A Different Kind of Christmas
by Donna L. Watkins
"The Holidays" are here again. It’s a time of year that creates a lot of stress in lives, families and health. I’m hoping that many of you have chosen to avoid the push and shove of the holidays and are keeping it simple. We decided years back to stop all the "clatter and clutter" of December and enjoy the real reason for the season.
We explained to friends and family that we wanted to de-stress the holidays to be able to truly enjoy holiday events and to spend shopping time volunteering to make a difference in lives that have no hope for a holiday at all.
Some of my friends and I exchange contributions to a chosen organization. It’s been very special to be able to "sacrifice" a gift to be able to give to somebody who needs seeds to plant for food, or to provide funds where communities have been destroyed because of natural disasters.
It only takes a few minutes to purchase this kind of a gift, but it gives a lifetime of good thoughts and it’s an investment in people.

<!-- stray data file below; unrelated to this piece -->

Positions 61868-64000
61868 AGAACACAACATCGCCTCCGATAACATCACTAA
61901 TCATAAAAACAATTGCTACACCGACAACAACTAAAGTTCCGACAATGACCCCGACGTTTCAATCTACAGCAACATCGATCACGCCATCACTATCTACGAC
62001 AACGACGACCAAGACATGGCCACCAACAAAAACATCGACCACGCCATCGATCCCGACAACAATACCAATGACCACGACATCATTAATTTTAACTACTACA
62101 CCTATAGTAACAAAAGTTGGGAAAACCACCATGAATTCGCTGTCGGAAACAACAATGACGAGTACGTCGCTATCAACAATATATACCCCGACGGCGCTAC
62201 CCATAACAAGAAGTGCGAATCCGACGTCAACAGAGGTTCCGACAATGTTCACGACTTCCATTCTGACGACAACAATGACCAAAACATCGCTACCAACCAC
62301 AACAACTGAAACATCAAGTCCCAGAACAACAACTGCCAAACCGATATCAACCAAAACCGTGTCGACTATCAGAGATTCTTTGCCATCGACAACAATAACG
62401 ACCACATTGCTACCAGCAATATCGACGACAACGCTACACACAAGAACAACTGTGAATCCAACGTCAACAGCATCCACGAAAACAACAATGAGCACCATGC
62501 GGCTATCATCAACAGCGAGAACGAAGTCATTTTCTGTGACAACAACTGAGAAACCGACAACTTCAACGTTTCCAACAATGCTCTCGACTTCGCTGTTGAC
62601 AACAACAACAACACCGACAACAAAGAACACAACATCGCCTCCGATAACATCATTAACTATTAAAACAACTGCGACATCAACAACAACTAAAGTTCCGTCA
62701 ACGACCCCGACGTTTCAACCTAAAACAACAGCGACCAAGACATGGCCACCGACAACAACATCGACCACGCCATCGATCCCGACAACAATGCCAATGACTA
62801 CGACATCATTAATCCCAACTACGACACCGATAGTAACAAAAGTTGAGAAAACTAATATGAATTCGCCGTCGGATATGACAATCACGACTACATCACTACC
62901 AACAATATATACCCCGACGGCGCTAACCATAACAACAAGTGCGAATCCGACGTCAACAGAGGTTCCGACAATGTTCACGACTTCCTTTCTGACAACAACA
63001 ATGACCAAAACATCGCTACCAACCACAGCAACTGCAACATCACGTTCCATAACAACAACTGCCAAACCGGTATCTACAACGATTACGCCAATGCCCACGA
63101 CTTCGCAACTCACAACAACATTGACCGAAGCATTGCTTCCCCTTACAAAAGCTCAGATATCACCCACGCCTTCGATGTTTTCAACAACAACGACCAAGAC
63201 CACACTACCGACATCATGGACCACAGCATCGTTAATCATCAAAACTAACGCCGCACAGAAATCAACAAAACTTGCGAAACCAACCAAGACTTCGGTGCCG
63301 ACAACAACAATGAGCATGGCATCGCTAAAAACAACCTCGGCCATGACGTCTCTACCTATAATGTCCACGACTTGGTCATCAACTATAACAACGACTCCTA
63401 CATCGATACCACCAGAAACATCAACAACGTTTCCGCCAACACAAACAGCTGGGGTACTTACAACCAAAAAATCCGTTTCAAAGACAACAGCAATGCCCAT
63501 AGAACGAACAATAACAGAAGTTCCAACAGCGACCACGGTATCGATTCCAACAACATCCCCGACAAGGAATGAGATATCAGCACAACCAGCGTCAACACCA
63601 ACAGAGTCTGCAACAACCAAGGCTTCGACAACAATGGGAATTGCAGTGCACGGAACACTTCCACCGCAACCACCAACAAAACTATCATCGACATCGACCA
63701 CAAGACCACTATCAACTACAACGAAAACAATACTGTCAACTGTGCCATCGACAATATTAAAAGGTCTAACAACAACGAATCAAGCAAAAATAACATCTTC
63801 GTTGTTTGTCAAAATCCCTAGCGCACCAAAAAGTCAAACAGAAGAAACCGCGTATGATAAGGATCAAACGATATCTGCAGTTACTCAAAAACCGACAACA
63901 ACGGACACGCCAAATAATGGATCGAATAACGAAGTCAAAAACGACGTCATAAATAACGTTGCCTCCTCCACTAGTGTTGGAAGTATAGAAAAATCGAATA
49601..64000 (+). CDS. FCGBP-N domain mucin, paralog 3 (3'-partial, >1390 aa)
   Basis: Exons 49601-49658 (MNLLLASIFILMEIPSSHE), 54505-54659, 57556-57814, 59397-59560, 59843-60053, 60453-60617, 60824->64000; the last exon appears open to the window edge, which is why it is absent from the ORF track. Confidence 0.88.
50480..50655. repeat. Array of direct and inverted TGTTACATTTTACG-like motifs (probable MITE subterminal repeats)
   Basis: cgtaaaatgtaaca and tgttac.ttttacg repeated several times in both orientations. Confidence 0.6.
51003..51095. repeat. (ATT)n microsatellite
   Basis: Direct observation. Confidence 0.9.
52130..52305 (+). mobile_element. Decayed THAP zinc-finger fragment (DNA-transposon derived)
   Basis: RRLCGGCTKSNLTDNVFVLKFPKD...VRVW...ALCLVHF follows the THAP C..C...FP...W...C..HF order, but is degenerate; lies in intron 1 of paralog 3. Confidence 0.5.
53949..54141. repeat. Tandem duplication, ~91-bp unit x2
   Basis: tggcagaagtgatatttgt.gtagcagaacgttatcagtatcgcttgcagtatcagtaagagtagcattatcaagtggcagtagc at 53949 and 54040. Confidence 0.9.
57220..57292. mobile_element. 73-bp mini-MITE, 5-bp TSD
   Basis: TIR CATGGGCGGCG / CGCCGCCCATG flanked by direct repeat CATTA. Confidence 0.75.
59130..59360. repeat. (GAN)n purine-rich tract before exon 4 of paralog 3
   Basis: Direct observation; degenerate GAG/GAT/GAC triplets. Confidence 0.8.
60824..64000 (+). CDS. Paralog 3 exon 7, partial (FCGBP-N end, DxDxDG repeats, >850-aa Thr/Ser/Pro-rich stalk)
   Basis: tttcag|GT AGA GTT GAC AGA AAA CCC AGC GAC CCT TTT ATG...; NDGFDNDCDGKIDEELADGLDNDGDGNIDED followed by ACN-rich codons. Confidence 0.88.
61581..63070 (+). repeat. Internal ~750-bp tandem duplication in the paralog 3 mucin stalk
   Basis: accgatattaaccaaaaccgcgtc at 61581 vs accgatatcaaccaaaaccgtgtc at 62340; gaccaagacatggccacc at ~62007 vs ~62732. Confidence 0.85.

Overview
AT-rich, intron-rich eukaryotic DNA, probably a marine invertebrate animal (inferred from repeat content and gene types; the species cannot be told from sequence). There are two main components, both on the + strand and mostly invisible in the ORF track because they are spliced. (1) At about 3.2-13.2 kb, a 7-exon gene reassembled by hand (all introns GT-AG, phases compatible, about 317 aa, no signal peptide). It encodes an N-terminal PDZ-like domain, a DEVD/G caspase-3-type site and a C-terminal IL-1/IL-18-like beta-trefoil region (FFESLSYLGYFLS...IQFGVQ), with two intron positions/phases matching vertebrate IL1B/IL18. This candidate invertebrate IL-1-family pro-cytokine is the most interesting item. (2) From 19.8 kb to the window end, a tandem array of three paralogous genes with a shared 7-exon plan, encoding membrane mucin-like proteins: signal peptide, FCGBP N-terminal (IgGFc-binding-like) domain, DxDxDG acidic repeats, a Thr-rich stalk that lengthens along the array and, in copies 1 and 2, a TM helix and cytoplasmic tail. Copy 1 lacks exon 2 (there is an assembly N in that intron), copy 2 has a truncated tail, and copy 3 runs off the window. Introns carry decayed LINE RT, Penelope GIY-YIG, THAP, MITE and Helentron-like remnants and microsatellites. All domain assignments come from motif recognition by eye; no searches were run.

One site that might be helpful for you to "swap gifts" with family members and friends is this one that I use: Alternative Gifts International
Think back ….
How many of the gifts you received were really needed or wanted?
How much of it ends up at a yard sale in the near future?
How much is enough?
Do we really need more to maintain and store away?
What do we teach our children with the way we model/define Christmas?
How much holiday depression could be avoided for the next generation if Christmas wasn’t about what you get?
Begin this year to suggest this approach to the holidays and spend the time with family and friends at Christmas musicals or around the fireplace with a cup of tea or hot cider. Enjoy people and share the Christ of Christmas.